This Los Angeles Times story illustrates the blurring of the distinction between payer and provider that has caught the attention of California managed care plan regulators.
Here’s a good analysis by the Associated Press of how the Patient Protection and Affordable Care Act (PPACA) might be affected by a Romney victory in next week’s presidential election.
In public health insurance, the Medicaid expansion might be curtailed. In commercial health coverage, payers are hoping for a repeal of the PPACA requirement they maintain minimum loss ratios of 80 percent and new tax levies on insurers.
But insurers aren’t keen on undoing the foundational political bargain of the PPACA’s individual insurance market reforms in which they must accept all applicants for coverage and individuals without other forms of public or private insurance must purchase coverage or face a tax penalty. There’s simply too much potential new business to be had with the mandate, the AP notes, citing a PricewaterhouseCoopers projection that it and state health benefit exchanges will generate $205 billion in new premium by 2021.
Nor is a Romney administration likely to pull the plug on state health benefit exchanges given the more than $2 billion invested in them thus far in the form of federal planning and establishment grants. Plus Romney has not publicly renounced the idea of public health insurance exchanges, a concept he innovated as governor of Massachusetts in 2006 by creating the nation’s first state run health benefit exchange, the Massachusetts Connector.
For health insurers and health care service plans, state health benefit exchanges represent a major business opportunity that will generate an estimated $205 billion in premiums by 2021, according to a report issued this month by PwC’s Health Research Institute.
“Public exchanges will create an irreversible shift in the insurance market that will ultimately change the way medical care is sold in the U.S.,” the report notes. It adds the caveat that managing this large new cohort of covered lives poses challenges. “Insurers will continue their battle to keep a balance of healthy and sick members to limit adverse selection. Providers and insurers will face clear challenges in serving a new customer base with a demographic profile and health needs that differ from today’s insured population in meaningful ways.”
In addition, many of the newly covered will churn between Medicaid and commercial coverage sold in the state exchanges as their incomes and life circumstances change. The full report, Health Insurance Exchanges: Long on options, short on time, can be downloaded here. (Registration required)
Health reform law will boost entrepreneurship and lessen Americans’ dependence on employment and employer sponsored health coverage
A major and not yet fully appreciated benefit of the Patient Protection and Affordable Care Act is it will boost entrepreneurship by giving would be entrepreneurs greater confidence to strike out on their own. At the same time, it will reduce Americans’ reliance on employment for both income and health coverage. Anything that will bolster the confidence of those looking to start new enterprises or work for themselves is a great thing as the economy crawls out of a deep and long recession.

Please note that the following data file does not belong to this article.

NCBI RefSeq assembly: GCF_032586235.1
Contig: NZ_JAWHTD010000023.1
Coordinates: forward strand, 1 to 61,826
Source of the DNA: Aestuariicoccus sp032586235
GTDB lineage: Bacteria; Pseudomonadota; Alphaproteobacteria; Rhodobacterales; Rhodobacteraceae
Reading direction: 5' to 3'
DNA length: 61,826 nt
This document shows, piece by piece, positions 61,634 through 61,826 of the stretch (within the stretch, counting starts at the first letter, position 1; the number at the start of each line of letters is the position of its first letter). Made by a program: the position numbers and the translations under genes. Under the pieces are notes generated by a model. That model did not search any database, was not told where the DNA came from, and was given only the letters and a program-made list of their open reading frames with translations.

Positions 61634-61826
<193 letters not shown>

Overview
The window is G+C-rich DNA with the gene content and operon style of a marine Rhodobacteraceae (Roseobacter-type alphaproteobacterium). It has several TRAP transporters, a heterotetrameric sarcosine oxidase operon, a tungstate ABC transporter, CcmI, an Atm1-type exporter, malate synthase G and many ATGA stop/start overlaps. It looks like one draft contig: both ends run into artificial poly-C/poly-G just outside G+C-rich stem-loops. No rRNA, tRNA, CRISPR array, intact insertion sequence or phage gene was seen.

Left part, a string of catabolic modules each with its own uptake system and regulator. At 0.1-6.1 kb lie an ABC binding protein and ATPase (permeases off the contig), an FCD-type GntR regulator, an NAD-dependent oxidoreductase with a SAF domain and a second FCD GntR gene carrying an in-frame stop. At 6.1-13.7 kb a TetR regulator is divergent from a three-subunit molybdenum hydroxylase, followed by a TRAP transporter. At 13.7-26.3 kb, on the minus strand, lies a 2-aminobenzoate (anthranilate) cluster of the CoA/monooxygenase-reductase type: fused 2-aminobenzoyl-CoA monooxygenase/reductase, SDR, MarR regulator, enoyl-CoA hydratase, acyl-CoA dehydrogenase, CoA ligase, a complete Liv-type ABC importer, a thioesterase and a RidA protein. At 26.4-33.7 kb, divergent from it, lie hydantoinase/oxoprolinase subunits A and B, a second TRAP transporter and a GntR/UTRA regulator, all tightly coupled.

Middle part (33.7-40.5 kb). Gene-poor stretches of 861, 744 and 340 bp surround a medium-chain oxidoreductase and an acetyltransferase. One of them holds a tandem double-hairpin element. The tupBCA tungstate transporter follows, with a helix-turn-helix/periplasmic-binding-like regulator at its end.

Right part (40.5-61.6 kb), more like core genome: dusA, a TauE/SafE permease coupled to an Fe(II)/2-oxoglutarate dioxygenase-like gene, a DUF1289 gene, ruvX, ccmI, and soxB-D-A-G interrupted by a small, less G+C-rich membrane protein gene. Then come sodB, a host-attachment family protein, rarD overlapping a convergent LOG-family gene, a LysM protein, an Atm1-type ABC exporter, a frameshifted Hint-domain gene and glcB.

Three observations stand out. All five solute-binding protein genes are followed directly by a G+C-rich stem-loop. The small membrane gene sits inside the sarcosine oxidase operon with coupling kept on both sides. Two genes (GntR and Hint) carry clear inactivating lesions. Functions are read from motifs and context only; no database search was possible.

The health reform law does so by two key mechanisms beginning January 1, 2014: 1) Barring health plans from using an individual’s medical history in deciding who to accept and the amount of their premiums and; 2) Creating in each state health benefit exchanges, providing budding entrepreneurs and self employeds an online marketplace of high quality health plans. Advance tax credits make coverage affordable by limiting how much they’ll have to pay for coverage until their incomes exceed 400 percent of the federal poverty level.
Being able to buy affordable coverage on their own through health benefit exchanges without having to rely on an employer sponsored health plan also correlates nicely with the growth of self-employed “free agents” such as Kansas City’s Mike Farmer, whose one-person company was profiled in this New York Times article. The Times cites Census Bureau data showing the number of nonemployer businesses like Farmer’s grew by 33.8 percent from 2000 to 2010. “I think we’re all headed toward an agent economy, where everyone becomes an agent or a service provider instead of an employee at some big corporation,” Farmer, whose mobile search app, Leap2, now has 10,000 users, told the newspaper. “That’s just how the world is evolving. It’s like telecommuting, but it’s taken to the level of telecompanies.”
Farmer’s reference to “telecompanies” has another name: virtual companies. Regardless of the terminology, Farmer’s onto something. Working for a large employer that requires a daily commute to an office building is increasingly becoming obsolete, courtesy of that great disrupter: the Internet. It makes self-employment far easier than it was just five years ago and reduces reliance on traditional employment for both income and health coverage. From a health perspective, that’s a virtuous trend, given indications that self-employed people are happier and healthier than traditional workers.
To the extent the health reform law makes it easier for Americans to earn their own incomes and not have to rely on an employer for health coverage and access to health care, it could well also be reinforcing healthier lifestyles over the toxic, sedentary commuter lifestyle that typically accompanies traditional employment and can lead to costly chronic health conditions. That’s a huge health reform in and of itself.